N. Korea fired new guided weapon as warning against South: state media

26, Jul. 2019

[Photo courtesy of Korea Media]
[Photo courtesy of Korea Media]

PYONGYAN, Kyodo - North Korean leader Kim Jong Un oversaw the “demonstration” firing of a “new-type tactical guided weapon” on Thursday to send a warning to South Korea against holding a joint military drill with the United States next month, state-run media reported Friday.

The report came a day after Pyongyang launched two missiles into the Sea of Japan on Thursday morning that Seoul says were a new type of short-range ballistic missile, with the first flying about 430 kilometers and the second around 690 km.

The test was aimed at sending a “solemn warning to the south Korean military warmongers who are running high fever in their moves to introduce the ultramodern offensive weapons into south Korea and hold military exercise,” the Korean Central News Agency said.

North Korea has long called on the United States and South Korea to halt joint military drills, which Pyongyang regards as rehearsals for invasion.

North Korea has long called on the United States and South Korea to halt joint military drills, which Pyongyang regards as rehearsals for invasion.

Seoul should stop “suicidal” acts such as the introduction of ultramodern weapons and military exercises, Kim was quoted as saying by the news agency.

Regarding the test, Kim said North Korea's “development and possession of such state-of-the-art weaponry system is of huge eventful significance in developing our armed forces and guaranteeing the security of the country by military force,” according to KCNA.

The news agency also quoted Kim as saying, “We cannot but develop nonstop super powerful weapon systems to remove the potential and direct threats to the security of our country that exist in the south.”

North Korea recently said that it may reconsider its suspension of nuclear and intercontinental ballistic missile tests if the United States and the South go ahead with joint drills as planned in August.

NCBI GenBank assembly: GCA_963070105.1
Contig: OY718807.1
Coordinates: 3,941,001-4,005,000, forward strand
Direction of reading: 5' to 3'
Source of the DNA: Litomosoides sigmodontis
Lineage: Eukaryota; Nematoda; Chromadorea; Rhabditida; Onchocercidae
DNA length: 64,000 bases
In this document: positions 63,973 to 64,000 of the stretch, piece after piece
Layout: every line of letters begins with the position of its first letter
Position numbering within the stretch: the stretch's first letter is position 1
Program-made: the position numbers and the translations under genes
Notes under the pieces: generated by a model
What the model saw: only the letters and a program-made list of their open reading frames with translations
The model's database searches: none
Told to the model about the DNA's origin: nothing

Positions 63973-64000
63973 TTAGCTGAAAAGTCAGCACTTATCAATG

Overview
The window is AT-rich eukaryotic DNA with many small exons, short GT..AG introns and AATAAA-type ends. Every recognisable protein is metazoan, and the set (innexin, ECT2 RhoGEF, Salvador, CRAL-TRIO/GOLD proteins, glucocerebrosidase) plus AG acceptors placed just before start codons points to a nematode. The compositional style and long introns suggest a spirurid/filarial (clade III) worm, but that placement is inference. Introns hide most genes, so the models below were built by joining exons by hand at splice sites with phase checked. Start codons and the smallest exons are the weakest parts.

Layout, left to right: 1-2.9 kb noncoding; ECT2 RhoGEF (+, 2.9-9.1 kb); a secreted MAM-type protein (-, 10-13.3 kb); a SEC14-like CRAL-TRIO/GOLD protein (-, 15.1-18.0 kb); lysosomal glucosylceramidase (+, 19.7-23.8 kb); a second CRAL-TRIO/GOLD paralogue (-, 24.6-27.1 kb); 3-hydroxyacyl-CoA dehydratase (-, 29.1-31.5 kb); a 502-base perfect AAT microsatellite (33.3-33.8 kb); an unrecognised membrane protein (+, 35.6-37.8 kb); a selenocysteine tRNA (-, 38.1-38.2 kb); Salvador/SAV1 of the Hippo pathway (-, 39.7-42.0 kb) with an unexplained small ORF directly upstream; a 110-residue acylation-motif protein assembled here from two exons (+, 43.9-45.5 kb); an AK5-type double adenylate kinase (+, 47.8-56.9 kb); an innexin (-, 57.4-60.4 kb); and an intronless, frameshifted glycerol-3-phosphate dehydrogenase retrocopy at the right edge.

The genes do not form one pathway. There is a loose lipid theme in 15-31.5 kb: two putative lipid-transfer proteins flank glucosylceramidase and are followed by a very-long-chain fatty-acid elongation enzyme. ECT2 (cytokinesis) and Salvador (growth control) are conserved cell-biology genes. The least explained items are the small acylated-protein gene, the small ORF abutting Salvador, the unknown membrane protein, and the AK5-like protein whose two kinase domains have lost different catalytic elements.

Thursday's missile launch was the first by North Korea since Kim and U.S. President Donald Trump agreed at their June 30 meeting at the inter-Korean truce village of Panmunjeom that the two nations would resume stalled denuclearization talks within weeks.

The United States urged North Korea on Thursday to refrain from further provocations, with State Department spokeswoman Morgan Ortagus expressing hope that the two sides will promote negotiations to address Pyongyang's nuclear and missile programs.

Some foreign affairs experts, however, say that the latest missile test-firing will make it more difficult for the United States and North Korea to restart denuclearization talks soon.

Speculation had grown that North Korean Foreign Minister Ri Yong Ho and U.S. Secretary of State Mike Pompeo might hold direct talks on the sidelines of this year's ASEAN Regional Forum in Bangkok on Aug. 2, but according to news reports, Ri has cancelled his attendance.

The annual regional security gathering, centered on the 10-member Association of Southeast Asian Nations, is one of the very few multilateral events attended by North Korea, which has sent its foreign minister almost every year.

In early May, North Korea also fired what resembled Russia's Iskander surface-to-surface, short-range ballistic missiles on two occasions.

The second missile launched Thursday would be capable of reaching the whole of South Korea and parts of Japan, if an analysis by Seoul is correct.

U.N. Security Council resolutions have banned North Korea from using ballistic technology. Friday's KCNA report did not refer to Trump or the United States.